Now, I'd love to say my work was done from that point.  It wasn't.  The new story was better, but it still went through several layers of additional revision before going into my thesis.  But the exercise of rewriting the provided a certain kind of maturity for the story.  Because I'd already written the story once, I had a feeling for what had to happen.  I had a sense of the characters.  Unlike a true first draft, the rewritten work was coherent.  It packed twice the emotional impact into a third as many pages.  And that, I think, is a good return on investment.

Overall, this is how I'd like you to think of the revision process.  It's an investment.  Some stories need a lot of work - sometimes, they need more work than we can provide.  Sometimes, just a little bit of tweaking is enough to take a good story and make it great.  Either way, though, you have to judge just how much work to put in, and you have to decide in advance whether that revision will be worth it.  And then you have to decide whether you want to simply rearrange a few scenes, or if you'll go through line-by-line to tighten each sentence, or if instead it's time for a full rewrite.  As you begin to revise your stories, you'll find that each story demands a different approach.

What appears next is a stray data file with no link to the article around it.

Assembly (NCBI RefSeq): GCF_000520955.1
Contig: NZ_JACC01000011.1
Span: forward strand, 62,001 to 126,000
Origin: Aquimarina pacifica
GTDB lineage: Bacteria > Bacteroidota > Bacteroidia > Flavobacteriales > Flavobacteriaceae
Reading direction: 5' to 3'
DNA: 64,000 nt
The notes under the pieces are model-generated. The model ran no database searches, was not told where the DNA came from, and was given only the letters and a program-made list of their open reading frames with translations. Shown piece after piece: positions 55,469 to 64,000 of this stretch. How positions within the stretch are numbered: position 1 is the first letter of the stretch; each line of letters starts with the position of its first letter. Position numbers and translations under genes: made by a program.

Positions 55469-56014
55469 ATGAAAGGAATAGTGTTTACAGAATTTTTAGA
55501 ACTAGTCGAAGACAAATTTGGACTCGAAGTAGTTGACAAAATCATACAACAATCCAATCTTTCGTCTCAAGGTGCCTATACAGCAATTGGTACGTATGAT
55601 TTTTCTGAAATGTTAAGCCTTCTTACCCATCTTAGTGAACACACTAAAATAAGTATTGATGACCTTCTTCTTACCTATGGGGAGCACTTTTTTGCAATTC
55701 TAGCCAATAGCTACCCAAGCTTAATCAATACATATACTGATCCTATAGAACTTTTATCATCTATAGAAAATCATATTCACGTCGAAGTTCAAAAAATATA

Something I would like you to note, however, is that here we've kept the first-draft process entirely separate from the revision process.  Some writers prefer to revise as they draft, but I advise against it.  I feel that revision works best when you have a complete first draft to work with.  In a mature story, the beginning leads to the end, but it's impossible to revise that matched beginning unless you've already seen how the story ends.

But there's a greater danger to mixing revision with your first-draft writing.  Starting the revision process before a story has a complete first draft can make you second-guess your own best instincts.  "It would be cool if the hero does this...but does this jive with the previous chapter??"  You don't need that kind of worry, not in the first draft.  Instead it should be "wow, this chapter was cool.  Oh, hey, let's try this.  And then this.  Oh, look, the story just ended."  And after you hit the end, you might say "oh, that cool part doesn't work the way I thought it would."  You avoid the frustration that comes with trying to fit an entire story around one cool element that simply doesn't work.

If I can answer any questions on draft-writing or revision, please let me know.